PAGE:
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Women wait in line to receive aid donated by the Turkish government in Kabul on March 5, 2012. (OMAR SOBHANI/REUTERS)
Women wait in line to receive aid donated by the Turkish government in Kabul on March 5, 2012. (OMAR SOBHANI/REUTERS)

Globe editorial

Buying progress in Afghanistan Add to ...

Without help from the international community, hard-won gains in Afghanistan will almost certainly be reversed once NATO forces withdraw in 2014, putting the country at risk of even more violence and chaos.

That’s why a conference in Tokyo on Sunday is so important. Donor countries are expected to pledge a commitment to future aid, in exchange for the Afghan government’s undertaking to address long-standing concerns about corruption and waste.

Security is the most immediate challenge in the war-torn country, with at least $4-billion a year needed to build up the Afghan National Security Forces (ANSF) to 380,000 members, and Canada has pledged $110-million over three years for that purpose. But development, infrastructure, social and human rights projects are as important to Afghanistan’s long-term transition as police and military training. Without democratic institutions, including a functioning judiciary, a country cannot advance. Donors, including Canada, should continue to ask the Afghan government to implement reforms, including better safeguards against fraud.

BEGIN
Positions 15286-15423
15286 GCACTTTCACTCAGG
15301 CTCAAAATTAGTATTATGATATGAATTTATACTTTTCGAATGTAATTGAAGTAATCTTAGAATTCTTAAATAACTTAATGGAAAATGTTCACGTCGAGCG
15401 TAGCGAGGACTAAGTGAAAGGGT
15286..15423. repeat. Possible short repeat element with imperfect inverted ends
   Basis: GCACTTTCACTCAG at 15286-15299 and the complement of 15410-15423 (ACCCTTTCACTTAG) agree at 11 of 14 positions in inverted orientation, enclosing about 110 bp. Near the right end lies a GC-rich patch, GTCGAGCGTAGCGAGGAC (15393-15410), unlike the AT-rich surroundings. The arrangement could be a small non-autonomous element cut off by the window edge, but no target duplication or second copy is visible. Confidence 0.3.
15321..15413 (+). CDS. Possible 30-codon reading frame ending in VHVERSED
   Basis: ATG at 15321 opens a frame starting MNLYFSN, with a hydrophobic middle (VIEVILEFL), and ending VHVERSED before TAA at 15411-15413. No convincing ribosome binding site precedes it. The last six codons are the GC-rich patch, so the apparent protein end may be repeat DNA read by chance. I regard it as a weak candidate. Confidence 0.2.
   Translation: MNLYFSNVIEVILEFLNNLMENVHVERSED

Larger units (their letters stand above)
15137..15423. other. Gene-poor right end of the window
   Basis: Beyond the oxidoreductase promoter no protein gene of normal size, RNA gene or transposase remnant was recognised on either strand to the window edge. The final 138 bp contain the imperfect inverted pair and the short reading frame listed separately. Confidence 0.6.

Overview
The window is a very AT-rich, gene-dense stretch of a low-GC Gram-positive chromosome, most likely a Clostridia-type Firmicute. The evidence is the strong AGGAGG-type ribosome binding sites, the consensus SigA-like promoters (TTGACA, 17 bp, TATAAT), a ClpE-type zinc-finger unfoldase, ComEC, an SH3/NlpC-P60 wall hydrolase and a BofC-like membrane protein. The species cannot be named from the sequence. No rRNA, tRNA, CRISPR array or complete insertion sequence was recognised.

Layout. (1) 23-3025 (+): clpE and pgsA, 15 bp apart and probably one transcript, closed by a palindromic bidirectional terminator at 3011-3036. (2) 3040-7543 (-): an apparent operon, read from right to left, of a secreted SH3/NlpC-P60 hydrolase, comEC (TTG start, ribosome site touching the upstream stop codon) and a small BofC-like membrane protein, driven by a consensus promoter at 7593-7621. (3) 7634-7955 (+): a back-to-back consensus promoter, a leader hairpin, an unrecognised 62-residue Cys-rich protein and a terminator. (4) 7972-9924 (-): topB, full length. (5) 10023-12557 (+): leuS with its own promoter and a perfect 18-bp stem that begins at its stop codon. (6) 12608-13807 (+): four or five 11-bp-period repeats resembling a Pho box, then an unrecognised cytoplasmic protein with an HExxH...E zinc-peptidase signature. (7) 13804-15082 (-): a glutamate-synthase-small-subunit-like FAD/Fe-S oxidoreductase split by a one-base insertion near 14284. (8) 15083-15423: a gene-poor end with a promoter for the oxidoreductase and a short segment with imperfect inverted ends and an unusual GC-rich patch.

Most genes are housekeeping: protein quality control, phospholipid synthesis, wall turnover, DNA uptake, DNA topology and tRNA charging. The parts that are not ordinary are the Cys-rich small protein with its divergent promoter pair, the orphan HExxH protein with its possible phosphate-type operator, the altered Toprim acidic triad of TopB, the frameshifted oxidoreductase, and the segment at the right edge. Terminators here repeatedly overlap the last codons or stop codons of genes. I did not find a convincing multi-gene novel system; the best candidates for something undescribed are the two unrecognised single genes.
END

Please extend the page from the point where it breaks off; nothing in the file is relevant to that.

Of particular concern are the rights and freedoms of women. During the 1996-2001 Taliban government, their rights were severely curtailed; they were banned from going to school and working, and required to wear a burka, a head-to-toe outer garment. There has been much progress since the Taliban was ousted 11 years ago, including better access to education and health care for women and girls. And yet they remain targets of violence and still face enormous challenges. Schools are routinely attacked, students are poisoned, and women are imprisoned for “moral crimes,” defined as attempting to escape domestic abuse and forced marriages.

“Donors should make it clear that continued progress on women’s rights is linked to continued international support,” notes Brad Adams, Asia director at Human Rights Watch. “The decisions that donors make today will have huge implications for the lives of ordinary Afghans in the years ahead.”

The international community should not forget that effective security also requires good governance. The road ahead for Afghanistan will be even more precarious if development challenges aren’t addressed, and women’s newly won rights and freedoms aren’t protected.

 

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